They call me… Dr. John, known as The Night Tripper….”

Born Malcolm John Rebennack in New Orleans on November 20, 1941, the man whom the world knew and loved as Dr. John suffered a heart attack and sadly passed away on June 6. He was 77 years old. A statement from his family read, “He created a unique blend of music which carried his home town, New Orleans, at its heart, as it was always in his heart.”

An active session musician throughout the nineteen-fifties, Dr. John gained a substantial underground following in 1968 with the release of his debut album, GRIS-gris, a hoodoo-voodoo gumbo of blues, psychedelic rock, and Creole music, with Rebennack assuming the persona of “Dr. John, The Night Tripper.” Rolling Stone would later include the album on their list of “The 500 Greatest Albums of All Time.” Three subsequent albums would follow in the same vein as GRIS-GrisBabylon (1969), Remedies (1970), and The Sun, Moon & Herbs (1971), the last of which included guest appearances from Eric Clapton and Mick Jagger, who had both become avid fans by this time.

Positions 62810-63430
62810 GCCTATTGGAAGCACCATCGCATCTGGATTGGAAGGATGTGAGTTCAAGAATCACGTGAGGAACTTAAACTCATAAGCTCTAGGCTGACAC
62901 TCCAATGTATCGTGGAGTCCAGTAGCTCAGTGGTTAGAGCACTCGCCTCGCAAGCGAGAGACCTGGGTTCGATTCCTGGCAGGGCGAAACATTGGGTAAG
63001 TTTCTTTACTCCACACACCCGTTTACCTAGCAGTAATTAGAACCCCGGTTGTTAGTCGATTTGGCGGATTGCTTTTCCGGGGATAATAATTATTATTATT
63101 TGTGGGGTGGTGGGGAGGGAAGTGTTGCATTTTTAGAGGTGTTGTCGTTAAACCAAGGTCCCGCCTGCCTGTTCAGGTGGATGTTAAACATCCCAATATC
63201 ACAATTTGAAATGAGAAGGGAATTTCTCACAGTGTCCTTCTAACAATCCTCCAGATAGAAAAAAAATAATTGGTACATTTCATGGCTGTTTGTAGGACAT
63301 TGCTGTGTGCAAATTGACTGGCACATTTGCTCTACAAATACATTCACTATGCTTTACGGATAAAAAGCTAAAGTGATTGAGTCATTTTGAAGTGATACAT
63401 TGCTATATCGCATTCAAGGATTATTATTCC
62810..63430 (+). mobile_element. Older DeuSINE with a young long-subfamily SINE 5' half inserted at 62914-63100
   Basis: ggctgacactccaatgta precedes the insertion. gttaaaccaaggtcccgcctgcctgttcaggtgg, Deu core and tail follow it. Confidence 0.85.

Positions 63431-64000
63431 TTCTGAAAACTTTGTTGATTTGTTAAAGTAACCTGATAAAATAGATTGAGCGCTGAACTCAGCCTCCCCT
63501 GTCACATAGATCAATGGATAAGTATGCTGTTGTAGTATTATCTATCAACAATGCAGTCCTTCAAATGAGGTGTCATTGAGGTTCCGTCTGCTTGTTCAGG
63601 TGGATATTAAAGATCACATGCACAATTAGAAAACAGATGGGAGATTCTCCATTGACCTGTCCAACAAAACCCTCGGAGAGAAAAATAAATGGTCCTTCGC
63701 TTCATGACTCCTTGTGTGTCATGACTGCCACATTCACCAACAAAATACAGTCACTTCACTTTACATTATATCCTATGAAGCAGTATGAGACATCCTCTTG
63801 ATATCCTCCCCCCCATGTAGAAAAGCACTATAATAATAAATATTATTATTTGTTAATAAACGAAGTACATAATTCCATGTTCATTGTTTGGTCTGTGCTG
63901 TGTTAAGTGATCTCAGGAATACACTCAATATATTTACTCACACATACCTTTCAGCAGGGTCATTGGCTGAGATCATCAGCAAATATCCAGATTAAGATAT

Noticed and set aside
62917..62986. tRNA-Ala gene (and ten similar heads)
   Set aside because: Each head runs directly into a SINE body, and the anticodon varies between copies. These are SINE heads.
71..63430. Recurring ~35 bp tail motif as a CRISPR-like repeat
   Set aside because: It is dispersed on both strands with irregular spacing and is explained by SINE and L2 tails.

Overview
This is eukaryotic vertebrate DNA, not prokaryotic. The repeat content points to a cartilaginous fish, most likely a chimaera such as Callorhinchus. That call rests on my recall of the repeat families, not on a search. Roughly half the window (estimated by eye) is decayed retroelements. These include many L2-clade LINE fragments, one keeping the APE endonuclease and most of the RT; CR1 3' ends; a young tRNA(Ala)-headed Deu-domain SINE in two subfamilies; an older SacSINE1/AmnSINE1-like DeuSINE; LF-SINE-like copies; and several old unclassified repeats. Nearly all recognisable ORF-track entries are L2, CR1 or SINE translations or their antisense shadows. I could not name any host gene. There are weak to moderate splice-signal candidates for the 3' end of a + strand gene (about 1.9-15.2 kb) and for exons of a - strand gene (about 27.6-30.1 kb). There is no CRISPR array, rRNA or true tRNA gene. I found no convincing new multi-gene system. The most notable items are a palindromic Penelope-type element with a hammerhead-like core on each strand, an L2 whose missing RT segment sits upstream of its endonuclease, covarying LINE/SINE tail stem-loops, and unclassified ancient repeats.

But it was Rebennack’s fifth and sixth LPs—Dr. John’s Gumbo (1972) and In the Right Place (1973)—that catapulted the good doctor into the mainstream, with hits such as his rendition of the New Orleans anthem “Iko-Iko,” “Such A Night,” and “Right Place, Wrong Time”—Dr. John’s highest-charting single, which peaked at number nine on the Billboard Hot 100 chart in the summer of 1973.

Dr. John would write, record, and tour rigorously until his passing, releasing over 30 albums, and performing sets at high-profile festivals such as Bonnaroo and the New Orleans Jazz Fest. He was an American treasure in the truest sense and will be missed dearly by music fans throughout the world.

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